PAUL BIRCHEMOTIONAL CAPITAL BLOCKS FREE-MARKET CAPITALISM
Have you noticed how people obstinately refuse to be persuaded of the virtues of the free market? No matter how eloquently we portray the inadequacies of the welfare state, detail the failures of government intervention, or defend the innate morality of capitalism, the man in the street is not convinced. Indeed it is seldom that we can succeed in converting from socialistic modes of thought even the highly intelligent and supposedly unbiased academic.
Why is this? Why will almost everybody accept that the NHS is a mess, yet almost nobody accept that the solution is to scrap it and let the market provide? Why is almost everybody dissatisfied with state schooling, yet almost nobody prepared to countenance the obvious alternatives? Are our arguments so poor? Are our ideas so fallacious? It is clear that they are not. The case for laissez faire is at the very least a reasonably good one. Even if there are problems with some of our prescriptions, or if many of our ideas should finally prove too extreme; even if the notion of the beneficence of the free market is ultimately to be rejected; still, our arguments do not deserve to be so easily dismissed, to fall as it seems they do into a gaping well of silence. We make a good case, as any honest and rational person ought to admit — and as to our face people often do admit.
How does it happen, then, that the moment the conversation is over, our audience slips straight back into believing the same old socialist drivel they did to start with? In one ear and out the other. It's enough to drive you mad.
The reason for our failure, I submit, is not that people cannot understand our arguments, but rather that they refuse to accept or even listen to our conclusions. They do not want to accept them. They want to go on believing what they always have believed, and what the media are continually telling them they ought to believe. They have too much emotional capital invested in their socialism. They have too much at stake. They are carrying too much mental baggage: so much so that they dare not question their assumptions; so much that they cannot even permit themselves to hear what we are saying.
If we say "capitalist" they hear "selfish and greedy". If we say "socialist" they hear "well-meaning". If we say "welfare state" they hear "compassionate society". If we say "laissez faire" they hear "doesn't care". If we say "compulsory school attendance" they hear "a proper education". If we say "competition" they hear "dog-eat-dog". If we say "democracy" they hear "all things bright and beautiful". If we say "private enterprise" they hear "law of the jungle". Never mind that all of this is piffle. It's what goes on in their heads that counts.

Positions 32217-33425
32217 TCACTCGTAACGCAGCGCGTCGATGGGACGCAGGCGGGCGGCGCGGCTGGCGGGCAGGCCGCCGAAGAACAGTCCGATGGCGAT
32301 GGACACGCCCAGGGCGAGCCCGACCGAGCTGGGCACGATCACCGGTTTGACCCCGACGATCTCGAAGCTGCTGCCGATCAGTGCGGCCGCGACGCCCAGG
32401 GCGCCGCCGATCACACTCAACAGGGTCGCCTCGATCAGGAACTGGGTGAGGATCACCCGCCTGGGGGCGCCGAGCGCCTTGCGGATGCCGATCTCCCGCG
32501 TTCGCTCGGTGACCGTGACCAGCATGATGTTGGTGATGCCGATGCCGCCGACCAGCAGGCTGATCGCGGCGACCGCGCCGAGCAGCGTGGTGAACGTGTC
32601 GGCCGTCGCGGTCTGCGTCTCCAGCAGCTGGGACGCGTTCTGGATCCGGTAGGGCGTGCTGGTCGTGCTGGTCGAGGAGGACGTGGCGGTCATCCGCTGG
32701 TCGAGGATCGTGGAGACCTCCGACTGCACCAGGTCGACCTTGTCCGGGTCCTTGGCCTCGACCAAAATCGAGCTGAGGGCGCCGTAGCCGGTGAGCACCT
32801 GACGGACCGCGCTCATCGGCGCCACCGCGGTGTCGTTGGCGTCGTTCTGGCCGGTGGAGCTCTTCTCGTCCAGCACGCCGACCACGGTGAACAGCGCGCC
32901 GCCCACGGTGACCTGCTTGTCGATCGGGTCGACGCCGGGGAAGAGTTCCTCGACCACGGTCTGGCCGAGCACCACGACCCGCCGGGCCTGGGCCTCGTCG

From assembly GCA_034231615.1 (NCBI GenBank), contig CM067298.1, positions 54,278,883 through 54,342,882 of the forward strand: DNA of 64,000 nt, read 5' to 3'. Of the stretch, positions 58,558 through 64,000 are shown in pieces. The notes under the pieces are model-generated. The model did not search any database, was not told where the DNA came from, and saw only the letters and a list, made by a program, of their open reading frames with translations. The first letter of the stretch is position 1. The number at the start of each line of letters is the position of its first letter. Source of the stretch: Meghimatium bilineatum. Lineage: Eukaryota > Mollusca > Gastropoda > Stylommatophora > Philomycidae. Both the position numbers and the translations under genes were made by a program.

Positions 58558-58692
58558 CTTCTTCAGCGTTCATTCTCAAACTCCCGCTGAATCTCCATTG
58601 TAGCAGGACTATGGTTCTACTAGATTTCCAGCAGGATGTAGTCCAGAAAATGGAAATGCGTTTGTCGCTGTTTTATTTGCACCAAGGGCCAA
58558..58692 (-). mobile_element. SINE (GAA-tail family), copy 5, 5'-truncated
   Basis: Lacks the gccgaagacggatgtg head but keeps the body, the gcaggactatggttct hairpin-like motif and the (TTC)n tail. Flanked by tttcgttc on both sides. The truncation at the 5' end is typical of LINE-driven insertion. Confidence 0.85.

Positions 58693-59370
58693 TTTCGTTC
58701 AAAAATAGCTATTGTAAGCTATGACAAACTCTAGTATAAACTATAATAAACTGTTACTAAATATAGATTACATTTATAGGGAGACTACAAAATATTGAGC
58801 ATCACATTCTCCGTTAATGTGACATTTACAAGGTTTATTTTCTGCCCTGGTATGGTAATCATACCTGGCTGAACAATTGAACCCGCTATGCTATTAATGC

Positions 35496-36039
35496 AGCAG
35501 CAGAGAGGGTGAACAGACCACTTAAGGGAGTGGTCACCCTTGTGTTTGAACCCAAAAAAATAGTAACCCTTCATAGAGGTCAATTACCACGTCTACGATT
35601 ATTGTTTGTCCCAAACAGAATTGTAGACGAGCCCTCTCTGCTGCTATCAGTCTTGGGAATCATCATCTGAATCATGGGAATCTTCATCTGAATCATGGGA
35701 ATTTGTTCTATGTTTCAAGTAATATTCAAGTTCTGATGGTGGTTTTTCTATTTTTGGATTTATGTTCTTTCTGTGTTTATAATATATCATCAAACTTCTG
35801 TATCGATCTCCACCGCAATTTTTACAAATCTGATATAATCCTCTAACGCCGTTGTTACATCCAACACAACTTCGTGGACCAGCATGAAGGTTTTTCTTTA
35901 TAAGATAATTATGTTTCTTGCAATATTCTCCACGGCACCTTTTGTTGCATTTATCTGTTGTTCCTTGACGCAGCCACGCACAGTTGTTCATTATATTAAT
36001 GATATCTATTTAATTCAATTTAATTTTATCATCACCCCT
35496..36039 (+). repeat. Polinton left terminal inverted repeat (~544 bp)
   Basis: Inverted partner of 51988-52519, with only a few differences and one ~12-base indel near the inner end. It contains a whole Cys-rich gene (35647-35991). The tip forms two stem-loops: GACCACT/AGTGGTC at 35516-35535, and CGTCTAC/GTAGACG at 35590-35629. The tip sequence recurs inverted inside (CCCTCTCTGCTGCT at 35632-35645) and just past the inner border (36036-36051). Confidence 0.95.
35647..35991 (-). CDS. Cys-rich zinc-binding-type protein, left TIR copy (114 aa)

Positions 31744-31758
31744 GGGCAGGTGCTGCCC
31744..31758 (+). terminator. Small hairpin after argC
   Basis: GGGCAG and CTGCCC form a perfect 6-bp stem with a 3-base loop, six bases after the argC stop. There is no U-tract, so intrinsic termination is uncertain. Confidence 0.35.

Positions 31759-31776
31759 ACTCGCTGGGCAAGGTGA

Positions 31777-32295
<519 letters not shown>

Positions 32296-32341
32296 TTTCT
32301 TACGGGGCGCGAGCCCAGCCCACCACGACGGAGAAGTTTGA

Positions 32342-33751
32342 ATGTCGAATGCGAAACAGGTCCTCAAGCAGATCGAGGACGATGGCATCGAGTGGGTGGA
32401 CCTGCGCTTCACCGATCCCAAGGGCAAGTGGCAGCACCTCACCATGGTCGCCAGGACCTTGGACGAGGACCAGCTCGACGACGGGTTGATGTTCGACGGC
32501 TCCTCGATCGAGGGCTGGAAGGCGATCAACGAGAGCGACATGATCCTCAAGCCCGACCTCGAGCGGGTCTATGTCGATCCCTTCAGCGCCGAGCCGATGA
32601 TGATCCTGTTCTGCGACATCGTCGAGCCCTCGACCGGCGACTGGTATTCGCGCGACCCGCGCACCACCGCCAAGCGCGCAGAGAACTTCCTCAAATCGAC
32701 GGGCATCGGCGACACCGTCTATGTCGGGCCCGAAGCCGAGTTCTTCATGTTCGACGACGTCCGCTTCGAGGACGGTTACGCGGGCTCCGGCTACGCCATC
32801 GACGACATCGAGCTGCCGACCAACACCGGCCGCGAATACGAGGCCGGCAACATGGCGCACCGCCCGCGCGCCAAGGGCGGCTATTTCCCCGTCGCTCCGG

Why do people react this way? Why do they hide? Why are they unable to face the truth? Because the truth would be painful. Not only would they be forced to re-evaluate their whole outlook on life, in a costly paradigm shift that any rational person will wish to avoid; they would also have to accept that their customary behaviour and cherished beliefs have been wrong; not merely mistaken, but ethically and morally inexcusable. They would have to admit, to themselves even more than to the world, that they have given aid and comfort to thugs and thieves and murderers, that they have aided and abetted banditry and oppression and fraud, that they are themselves thieves and plunderers and oppressors — in short that they are evil.
Is it any wonder that many would prefer never to have to face such a revelation of the corruption in their souls? Should we then be astonished that, in the teeth of all the evidence, they continue to deceive themselves? Surely it is the more surprising that anyone should ever come to hold free market views who did not hold them from the outset.
It may be objected that we seldom insist on calling our opponents evil — if only because we might ourselves be subject to the same reproach and might consequently wish just as earnestly to gloss over, minimise or ignore our own previous transgressions. Yet the implications are clear enough: subconsciously at least, our audience must realise that if our doctrine is correct a heavy burden of guilt is laid at their door; our analysis necessarily entails that all those who have knowingly supported the wrongful actions of our society, or have sought satisfaction by political means, have themselves acted wickedly.
We may tone down our rhetoric, avoid condemnatory language, try not to blame any individual with whom we are debating, seek to brush their past misdeeds under the carpet, but in our heart of hearts we know better. If our doctrine is one of personal responsibility for our own acts — as it surely is — then this fact of moral disapprobation cannot be escaped. If we are not to be untrue to our own beliefs then, offend whom it will, we must be ready to say: you have done wrong; you have fostered evil; you must make amends. If we never use the forceful language of the hellfire preacher, if we are never passionate in our defence of right and the righteous, never vehement in our denunciation of wrong and the wrongdoer, then people will treat us as hypocrites — and rightly so. We need not be preaching all the time — we ought not be preaching all the time — but what we say we must say because we believe it to be true. We cannot hide — we ought not hide — the uncomfortable implications of our arguments and beliefs.